NXP Releases New Processor Family to Support Linux-based Edge Devices
The latest NXP edge processor has built-in support for a familiar development tool.
Aiming to bring the flexibility of Linux to edge computing hardware, NXP Semiconductors has released the i.MX 91 family of processors. The i.MX 91 family is the latest release in the i.MX 9 series of applications processors that provide higher performance and improved security to bolster the extensibility at the edge.
The latest applications processor from NXP offers scalable hardware compatibility and Linux integration, making it a valuable tool for the future of edge computing. Image used courtesy of NXP Semiconductors
While the i.MX 91 family boasts several helpful features for designers, perhaps the biggest change is the incorporation of Linux-based programming, opening the doors for dynamic and flexible applications to be developed. This addition will support the latest IoT and industrial protocols without sacrificing security.
This article dives into the technical details of the i.MX 91 family and discusses the greater implications of integrating Linux into edge computing.
Scalable Processing at the Edge
The i.MX 91 family is designed to offer a new, scalable, low-cost applications processing solution for designers working at the network edge. The low cost pertains not only to the price of the processor (the i.MX 91 features a simpler design compared to other i.MX 9 processors) but also to the technical requirements of moving edge processors to the i.MX 91.
The i.MX 91 shares both package and software commonalities with the rest of the i.MX 9 series, allowing designers to rapidly transition from legacy designs using the i.MX 93. In addition, the new family supports features such as the NXP EdgeLock Secure Enclave and the EdgeVerse Portfolio Platform, making scaling and security less of a concern.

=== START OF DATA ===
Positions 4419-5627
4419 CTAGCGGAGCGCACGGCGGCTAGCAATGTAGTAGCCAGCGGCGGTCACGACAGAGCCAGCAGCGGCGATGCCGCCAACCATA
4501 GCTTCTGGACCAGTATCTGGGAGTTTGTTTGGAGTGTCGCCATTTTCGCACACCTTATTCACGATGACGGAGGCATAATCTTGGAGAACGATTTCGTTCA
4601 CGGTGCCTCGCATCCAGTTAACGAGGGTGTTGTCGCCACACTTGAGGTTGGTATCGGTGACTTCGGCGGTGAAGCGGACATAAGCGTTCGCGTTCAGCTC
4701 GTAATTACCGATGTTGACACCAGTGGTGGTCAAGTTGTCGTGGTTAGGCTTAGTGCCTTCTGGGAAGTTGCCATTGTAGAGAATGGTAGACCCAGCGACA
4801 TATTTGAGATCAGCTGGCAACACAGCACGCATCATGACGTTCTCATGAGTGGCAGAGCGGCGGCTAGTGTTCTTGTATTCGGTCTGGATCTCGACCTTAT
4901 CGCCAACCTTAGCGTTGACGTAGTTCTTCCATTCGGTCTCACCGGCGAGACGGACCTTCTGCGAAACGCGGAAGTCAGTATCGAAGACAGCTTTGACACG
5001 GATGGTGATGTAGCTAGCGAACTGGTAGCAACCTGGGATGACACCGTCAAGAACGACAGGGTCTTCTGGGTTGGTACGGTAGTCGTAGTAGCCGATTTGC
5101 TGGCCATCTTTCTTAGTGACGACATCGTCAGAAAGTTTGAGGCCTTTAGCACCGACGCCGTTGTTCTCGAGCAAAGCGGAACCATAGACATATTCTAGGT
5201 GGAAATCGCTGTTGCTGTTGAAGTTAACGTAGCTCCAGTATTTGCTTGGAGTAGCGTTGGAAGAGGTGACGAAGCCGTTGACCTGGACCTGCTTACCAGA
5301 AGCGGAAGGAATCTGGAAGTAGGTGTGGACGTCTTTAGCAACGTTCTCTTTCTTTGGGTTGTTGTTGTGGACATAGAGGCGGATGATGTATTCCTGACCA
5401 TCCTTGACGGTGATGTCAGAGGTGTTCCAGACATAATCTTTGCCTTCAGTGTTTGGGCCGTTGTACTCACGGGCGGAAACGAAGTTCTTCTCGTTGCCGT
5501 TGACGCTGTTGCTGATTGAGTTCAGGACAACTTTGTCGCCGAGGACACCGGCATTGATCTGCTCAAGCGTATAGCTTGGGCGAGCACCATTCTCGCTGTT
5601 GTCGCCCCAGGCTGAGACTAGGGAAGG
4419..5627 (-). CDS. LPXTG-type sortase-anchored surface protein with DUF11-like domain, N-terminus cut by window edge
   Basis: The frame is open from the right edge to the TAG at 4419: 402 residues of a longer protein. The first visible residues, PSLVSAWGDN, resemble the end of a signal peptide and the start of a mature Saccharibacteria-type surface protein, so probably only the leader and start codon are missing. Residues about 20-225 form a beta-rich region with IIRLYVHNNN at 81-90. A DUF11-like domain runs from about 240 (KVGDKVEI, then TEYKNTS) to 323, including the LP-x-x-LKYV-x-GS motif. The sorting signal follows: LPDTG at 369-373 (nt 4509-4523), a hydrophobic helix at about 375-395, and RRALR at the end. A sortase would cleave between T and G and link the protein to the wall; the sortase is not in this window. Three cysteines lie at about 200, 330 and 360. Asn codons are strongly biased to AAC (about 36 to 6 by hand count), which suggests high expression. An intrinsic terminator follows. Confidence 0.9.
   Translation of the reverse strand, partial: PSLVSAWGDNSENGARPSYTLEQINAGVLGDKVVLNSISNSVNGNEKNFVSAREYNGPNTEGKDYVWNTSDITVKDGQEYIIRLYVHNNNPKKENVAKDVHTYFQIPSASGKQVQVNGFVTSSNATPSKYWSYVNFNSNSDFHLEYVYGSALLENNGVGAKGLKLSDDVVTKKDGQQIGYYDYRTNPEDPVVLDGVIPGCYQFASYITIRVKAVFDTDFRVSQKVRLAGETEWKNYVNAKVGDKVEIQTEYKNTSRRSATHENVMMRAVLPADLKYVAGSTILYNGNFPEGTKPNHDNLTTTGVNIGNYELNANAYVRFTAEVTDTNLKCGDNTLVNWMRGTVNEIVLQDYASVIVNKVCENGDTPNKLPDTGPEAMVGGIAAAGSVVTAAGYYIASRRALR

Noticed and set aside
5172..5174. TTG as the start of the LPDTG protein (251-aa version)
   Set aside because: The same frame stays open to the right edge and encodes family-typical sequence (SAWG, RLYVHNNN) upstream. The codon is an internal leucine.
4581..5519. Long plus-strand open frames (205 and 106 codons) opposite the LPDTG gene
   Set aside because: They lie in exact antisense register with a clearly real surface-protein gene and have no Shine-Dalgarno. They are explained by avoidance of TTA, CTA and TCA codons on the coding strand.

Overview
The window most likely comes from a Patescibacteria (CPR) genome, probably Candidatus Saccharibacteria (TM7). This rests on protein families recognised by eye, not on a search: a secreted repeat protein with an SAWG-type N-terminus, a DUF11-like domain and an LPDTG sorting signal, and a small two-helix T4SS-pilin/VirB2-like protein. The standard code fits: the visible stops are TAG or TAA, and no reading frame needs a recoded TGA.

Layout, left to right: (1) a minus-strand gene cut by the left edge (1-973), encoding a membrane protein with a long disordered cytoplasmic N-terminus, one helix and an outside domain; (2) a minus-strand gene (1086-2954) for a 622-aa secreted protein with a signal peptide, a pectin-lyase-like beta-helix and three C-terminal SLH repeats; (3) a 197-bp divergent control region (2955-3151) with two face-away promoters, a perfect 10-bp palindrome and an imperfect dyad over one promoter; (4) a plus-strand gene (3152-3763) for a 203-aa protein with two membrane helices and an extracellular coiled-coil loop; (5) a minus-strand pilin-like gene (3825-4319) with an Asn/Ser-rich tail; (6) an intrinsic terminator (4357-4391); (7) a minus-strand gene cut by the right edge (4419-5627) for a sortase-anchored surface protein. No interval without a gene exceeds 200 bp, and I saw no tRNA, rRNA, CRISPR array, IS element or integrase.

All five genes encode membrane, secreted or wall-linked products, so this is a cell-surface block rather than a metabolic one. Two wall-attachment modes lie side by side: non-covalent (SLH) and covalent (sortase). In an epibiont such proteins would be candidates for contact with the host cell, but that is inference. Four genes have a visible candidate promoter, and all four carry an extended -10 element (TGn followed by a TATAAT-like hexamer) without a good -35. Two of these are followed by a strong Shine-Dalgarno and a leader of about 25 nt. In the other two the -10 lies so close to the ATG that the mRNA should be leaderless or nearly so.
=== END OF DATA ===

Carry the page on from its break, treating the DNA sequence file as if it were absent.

The block diagram for the i.MX 91 family highlights key specifications for the new products, including its compatibility with EdgeLock software for turnkey security. Image used courtesy of NXP Semiconductors
Under the hood, the i.MX 91 series includes a 1.4-GHz Arm Cortex-A55, LPDDR4 memory support, camera compatibility, and an abundance of connectivity solutions that make the i.MX 91 a valuable solution for IoT and edge solutions. NXP has identified IoT home controllers, industrial scanning and printing, EV charging, and several other applications as ones that will benefit from the i.MX 91; with the level of flexibility afforded by Linux integration, however, this list may be considerably longer.
Bringing Linux Flexibility to Edge Processing
A key feature of the i.MX 91 family is its support for Linux in edge processing applications, providing designers with a familiar programming experience and affording new levels of flexibility thanks to the relatively wide adoption of the operating system. This will allow designers to develop and integrate devices supporting protocols such as Matter for the IoT or Wi-SUN for smart cities without requiring a major technical investment from the developer.
Edge computing relies on devices outside a central server to perform noncomplex but repetitive computing tasks to offload the computational requirements from the server level. Image used courtesy of IBM
In addition, the high level of Linux integration in both cloud and edge-based computing applications makes the integration of Linux into edge processors a valuable solution for scalable products that can be rapidly modified to meet the needs of designers.
A system’s flexibility is generally limited by the smallest value of its components. Software cannot accomplish more than what the hardware is physically capable of. The same principle, but in reverse, applies to edge computing, where extremely powerful hardware can be limited by software compatibility or the technical requirements of programming for all cases.
The integration of Linux in edge devices may allow for increased collaboration between edge levels for smarter and more efficient computing. Image used courtesy of IBM
In light of this fact, the continued integration of Linux into edge devices is certainly positive news for designers. With the increased flexibility of Linux compatibility, the hardware and software requirements for the design of a new connected widget can be reduced. Furthermore, as edge and cloud-based devices begin to share more software commonalities, opportunities for dynamic scalability may be introduced.
So, while it may still be some time before we see complete integration with standards such as Matter, the i.MX 91 family has brought flexible edge computing one step closer to reality.